my eldest turned nineteen yesterday, so that meant twenty candles on
her birthday cake. I don't know if mine is the only family to add
"one to grow on" but we do. As my mother would say, my
daughter is now in her twentieth year.
the fact that she and her sister wouldn't get home until nine
o'clock, the birthday girl insisted we wait to have dinner. It was
her special day, after all. I suggested perhaps having the
celebratory dinner on another evening, so we could eat when normal
people do. But she'd have none of it: Birthdays are to be celebrated
on the correct day, after all. And so we agreed: Dinner was to be
served (in the form of takeout pizza) at nine, followed immediately
by the cheesecake I'd baked the night before.
eight forty-five, my husband and son went for pizza. I went to the
kitchen, stomach growling, and began peeling carrots for the next
day's school lunches.
car pulled into the driveway. The dog barked. The garage door opened.
An idea crept into my head: I set the peeler and the knife on the
counter. I got down onto my knees. Then I sprawled face-down on the
floor and closed my eyes. And as I lay there, waiting for the girls
to come in, the thought occurred to me that perhaps this wasn't a
good idea. Scaring one's offspring half to death never is.
thought about leaping to my feet, before my daughters came in. But at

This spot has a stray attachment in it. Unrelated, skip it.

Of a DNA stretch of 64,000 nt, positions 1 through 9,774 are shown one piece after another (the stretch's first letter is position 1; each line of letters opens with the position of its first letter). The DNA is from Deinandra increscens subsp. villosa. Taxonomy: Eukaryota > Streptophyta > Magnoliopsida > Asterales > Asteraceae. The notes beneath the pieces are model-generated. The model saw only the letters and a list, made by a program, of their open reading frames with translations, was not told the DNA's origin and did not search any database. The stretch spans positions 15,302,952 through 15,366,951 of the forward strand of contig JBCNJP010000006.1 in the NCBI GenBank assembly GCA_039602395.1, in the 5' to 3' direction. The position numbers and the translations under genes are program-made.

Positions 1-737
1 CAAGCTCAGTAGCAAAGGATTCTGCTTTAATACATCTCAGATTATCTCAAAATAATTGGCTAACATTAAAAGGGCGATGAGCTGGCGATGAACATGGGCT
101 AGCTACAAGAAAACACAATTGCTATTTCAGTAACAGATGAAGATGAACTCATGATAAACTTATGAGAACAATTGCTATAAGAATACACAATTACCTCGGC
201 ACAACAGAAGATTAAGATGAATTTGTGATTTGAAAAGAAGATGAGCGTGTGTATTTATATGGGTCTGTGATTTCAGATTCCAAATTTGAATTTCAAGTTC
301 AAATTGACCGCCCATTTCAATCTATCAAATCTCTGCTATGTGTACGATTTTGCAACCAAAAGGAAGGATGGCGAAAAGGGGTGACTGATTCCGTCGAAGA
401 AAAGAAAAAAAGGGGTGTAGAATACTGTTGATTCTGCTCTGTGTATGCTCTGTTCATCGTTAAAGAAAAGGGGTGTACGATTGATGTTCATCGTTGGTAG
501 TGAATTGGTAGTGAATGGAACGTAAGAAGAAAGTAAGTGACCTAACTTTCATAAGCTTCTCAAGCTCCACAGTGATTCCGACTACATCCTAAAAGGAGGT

forty-six (I guess that would put me in my forty-seventh year),
leaping isn't much of an option anymore. The cool tile pressed
against my cheek and the floor was rather comfortable. I giggled to
myself as I waited.
is what happens, I thought, when your kids are preparing to
head off to college: You revert to your silly immature self, the self
you used to be before you had to grow up, the self who has lurked
just beneath the surface of your skin, biding its time, waiting to
emerge and reveal to your kids who you truly are.
door opened. "Oh," the birthday girl said.
her sister quickly added, "Are you all right?"
funny," one of them snapped as I struggled to my feet.
car pulled into the driveway.
garage door open.
husband and son returned with two large pizzas and a bottle of grape
Crush. We dished out plates like playing cards and sat down to eat.
daughter looked at me. "I never would have expected that from
husband smiled at me and lifted his eyebrows.
was just really hungry," I said, pulling off a piece of sausage
and popping it in my mouth.
Labels: Creative non-fiction, essay